What has moved me most personally in Merton’s text, after over fifty years of reading his books, is his love of learning, his continuing education to expand his experiences and knowledge of what it means to live and love as a hopeful and courageous human being.

I have been moved by Merton’s authentic prayerfulness, his consistency in maintaining his dialogues with God until the end of his day.

I have been moved by his courage to buck systems and swim against currents by his public support of racial justice, non-violence and peaceful coexistence with all nations and religions.

photo (2)I have been moved by Merton’s affirmation of the rights of the unique person existing within institutions, which often approach the diversity of human relationships with inflexible ideologies. Merton consistently struggled with his own prejudices and projections; he never ceased to do the inner work necessary to walk away from habitual states of consciousness whenever he discovered himself still too non-inclusive to be a thoroughly catholic human being.

I have been moved by Merton’s vocation as a monk and writer to be a witness to the unity of all beings.  Although he fully realized that the unity to which human persons are called would never be finally realized in his life time, he lived by faith that at a future “end and redeemed time” the entire universe of beings would finally know together that they have been eternally without exception loved by God.

Jonathan Montaldo

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Colette Lafia’s Interview with Jonathan Montaldo, November, 2015

 

I had the great joy of meeting Jonathan Montaldo twelve years ago at the Santa Sabina Center in San Rafael, California, when he led a retreat based on the teachings of Thomas Merton. Over the years we have shared a friendship, and I’m grateful that our lives and paths connected. When I was writing Seeking Surrender, which was centered around my friendship with Brother René at the Abbey of Gethsemani in Kentucky, Jonathan encouraged and supported my project.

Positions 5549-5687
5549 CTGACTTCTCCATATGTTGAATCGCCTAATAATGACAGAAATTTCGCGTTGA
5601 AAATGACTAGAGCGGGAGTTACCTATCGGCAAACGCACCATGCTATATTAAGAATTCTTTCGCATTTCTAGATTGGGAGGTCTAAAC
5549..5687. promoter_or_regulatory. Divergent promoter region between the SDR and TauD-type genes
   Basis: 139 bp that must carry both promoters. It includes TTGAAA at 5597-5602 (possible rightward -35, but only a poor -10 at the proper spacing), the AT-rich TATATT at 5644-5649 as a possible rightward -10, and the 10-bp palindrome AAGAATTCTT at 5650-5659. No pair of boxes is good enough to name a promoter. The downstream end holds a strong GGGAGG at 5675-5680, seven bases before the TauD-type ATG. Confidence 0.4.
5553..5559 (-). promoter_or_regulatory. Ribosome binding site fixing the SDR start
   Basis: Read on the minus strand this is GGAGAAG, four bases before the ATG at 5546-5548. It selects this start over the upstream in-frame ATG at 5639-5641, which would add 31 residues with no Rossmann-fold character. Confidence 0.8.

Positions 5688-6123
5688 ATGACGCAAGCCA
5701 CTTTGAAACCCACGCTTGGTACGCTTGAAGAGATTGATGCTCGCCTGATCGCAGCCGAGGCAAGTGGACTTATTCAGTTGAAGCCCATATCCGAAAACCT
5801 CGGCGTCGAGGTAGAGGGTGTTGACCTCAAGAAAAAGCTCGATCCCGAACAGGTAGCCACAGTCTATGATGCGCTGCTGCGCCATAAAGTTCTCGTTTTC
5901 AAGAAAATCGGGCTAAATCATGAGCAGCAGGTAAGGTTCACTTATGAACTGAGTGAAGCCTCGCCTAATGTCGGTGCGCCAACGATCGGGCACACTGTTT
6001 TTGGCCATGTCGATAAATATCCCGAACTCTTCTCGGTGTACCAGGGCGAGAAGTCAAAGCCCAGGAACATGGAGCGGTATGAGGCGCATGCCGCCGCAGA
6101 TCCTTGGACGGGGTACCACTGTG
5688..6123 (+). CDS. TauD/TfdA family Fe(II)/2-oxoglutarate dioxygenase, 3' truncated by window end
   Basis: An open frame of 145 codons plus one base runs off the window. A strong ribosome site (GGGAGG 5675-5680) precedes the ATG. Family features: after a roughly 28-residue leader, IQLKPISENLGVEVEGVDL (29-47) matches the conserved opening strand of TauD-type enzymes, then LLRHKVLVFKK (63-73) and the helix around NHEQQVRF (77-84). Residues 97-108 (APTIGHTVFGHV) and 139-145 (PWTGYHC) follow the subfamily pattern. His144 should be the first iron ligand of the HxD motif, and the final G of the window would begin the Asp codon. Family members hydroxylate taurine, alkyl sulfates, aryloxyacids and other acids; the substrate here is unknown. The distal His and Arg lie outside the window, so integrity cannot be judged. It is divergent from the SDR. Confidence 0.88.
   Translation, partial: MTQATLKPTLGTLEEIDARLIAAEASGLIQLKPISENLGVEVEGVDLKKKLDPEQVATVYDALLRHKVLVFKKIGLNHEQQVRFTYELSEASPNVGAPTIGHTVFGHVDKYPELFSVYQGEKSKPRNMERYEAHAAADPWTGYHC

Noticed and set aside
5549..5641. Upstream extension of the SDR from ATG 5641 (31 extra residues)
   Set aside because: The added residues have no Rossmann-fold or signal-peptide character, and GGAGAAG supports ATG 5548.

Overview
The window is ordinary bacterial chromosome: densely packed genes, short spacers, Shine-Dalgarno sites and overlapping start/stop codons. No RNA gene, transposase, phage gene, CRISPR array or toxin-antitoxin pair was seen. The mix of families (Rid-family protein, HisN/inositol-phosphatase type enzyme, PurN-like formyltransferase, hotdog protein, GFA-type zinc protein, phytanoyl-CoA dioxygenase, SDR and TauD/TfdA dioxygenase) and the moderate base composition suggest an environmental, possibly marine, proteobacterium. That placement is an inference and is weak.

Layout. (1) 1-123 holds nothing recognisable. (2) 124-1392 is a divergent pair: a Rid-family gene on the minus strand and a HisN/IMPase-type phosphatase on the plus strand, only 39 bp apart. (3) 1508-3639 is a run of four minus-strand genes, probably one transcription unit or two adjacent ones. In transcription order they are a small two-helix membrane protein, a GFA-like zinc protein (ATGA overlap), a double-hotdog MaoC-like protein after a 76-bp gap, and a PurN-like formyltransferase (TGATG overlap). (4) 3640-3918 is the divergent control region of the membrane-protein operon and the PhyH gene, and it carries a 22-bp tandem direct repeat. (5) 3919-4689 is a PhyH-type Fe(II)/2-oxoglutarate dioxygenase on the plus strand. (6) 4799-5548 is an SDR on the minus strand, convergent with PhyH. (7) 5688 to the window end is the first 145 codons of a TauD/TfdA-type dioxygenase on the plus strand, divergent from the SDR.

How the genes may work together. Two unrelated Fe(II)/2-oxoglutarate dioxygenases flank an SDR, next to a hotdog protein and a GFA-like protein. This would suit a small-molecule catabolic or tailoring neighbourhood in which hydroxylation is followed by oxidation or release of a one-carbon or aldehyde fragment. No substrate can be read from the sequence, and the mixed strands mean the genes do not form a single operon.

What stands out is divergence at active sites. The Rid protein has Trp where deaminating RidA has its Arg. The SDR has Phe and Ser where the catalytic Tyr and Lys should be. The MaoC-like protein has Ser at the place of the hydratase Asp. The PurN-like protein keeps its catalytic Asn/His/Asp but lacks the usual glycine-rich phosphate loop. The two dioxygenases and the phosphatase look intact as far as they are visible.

Jonathan Montaldo is a leading Thomas Merton scholar. He’s edited numerous volumes of Merton’s writing and served as past director of the Thomas Merton Center at Bellarmine University in Kentucky, which contains the largest archive of Merton’s work. 2015 has been a busy year for him and his colleagues, who contributed in many venues to celebrating Merton’s centenary (1915 -2015). Find out more about his work and books at www.MonksWorks.com.

Jonathan turned seventy on October 4th of this Merton centennial year celebration. He has told me that he senses he is entering his “holy seventies,” and the playfulness of his remark made me want to learn more. I requested a written interview and conversation about his life and his work as a Merton scholar. I sent him my questions in an email. He had just finished presenting a retreat in Assisi, Italy, on November 4th, and afterwards he wrote his responses from Rome, as he waited to fly to Sweden to present four papers during a Merton Symposium sponsored by the Ecumenical Community of Bjärka-Saby, monastics who are mostly Pentecostals.

This event in Sweden (he will live with this unusual monastic community for three weeks) will end Jonathan’s activities celebrating Merton’s centenary year, during which the monk was “elevated” to recognition by Pope Francis, in his address before the United States Congress on September 24th. The Pope described Merton as “a man of prayer, a thinker who challenged the certitudes of his time and opened new horizons for souls and for the Church. He was also a man of dialogue, a promoter of peace between peoples and religions.” He then went on, likening himself to Merton as a “builder of bridges” through dialogue to help overcome historic differences between people and their religious traditions.

Of all your Merton projects, what are your favorites—the ones of which you are most proud?

I have read Merton since I was a boy of thirteen, an interest sparked by an older cousin’s entry into Trappist-Cistercian monastic life at Saint Joseph’s Abbey in Spencer, Massachusetts. I picked up his autobiography, The Seven Storey Mountain, from my Uncle Bert’s bedside table and my heart was “bitten.” I remember reading next a book of photographs of monks living in the 12th-century monastery, Pierre que Vire, in France, for which Merton had written the Introduction. This book, Silence in Heaven, presented Merton’s view of monastic life at its most romantic with professional and arty photos of the monks, including the very young ones. Seeing boys only a few years older than me, clothed in white cowls at Mass with the light from altar candles shining in their faces, I heard a “call” and wanted to be in that picture. A Jungian would have a field day, especially were I to go on about what Merton’s words and those beautiful pictures awakened in me, a dimension of my soul that I have never lost throughout my curved journey through life.

In some deep way I, myself, cannot fathom, I remain—reaching seventy—that pious boy wanting to love God in a monastic community.

Entering religious life at seventeen, after five years of studying to be a Jesuit in the New Orleans province, I departed the Society, reluctantly, as I was too immature to realize that there might have been an integral and righteous way for me to be both gay and a Jesuit priest. I renounced my vows on December 8, 1967, at 22, hoping to grow up. I distanced myself from a vocation that I loved and was actually called to (I understand that now) by naming my immature attempt as an “immaculate misconception.”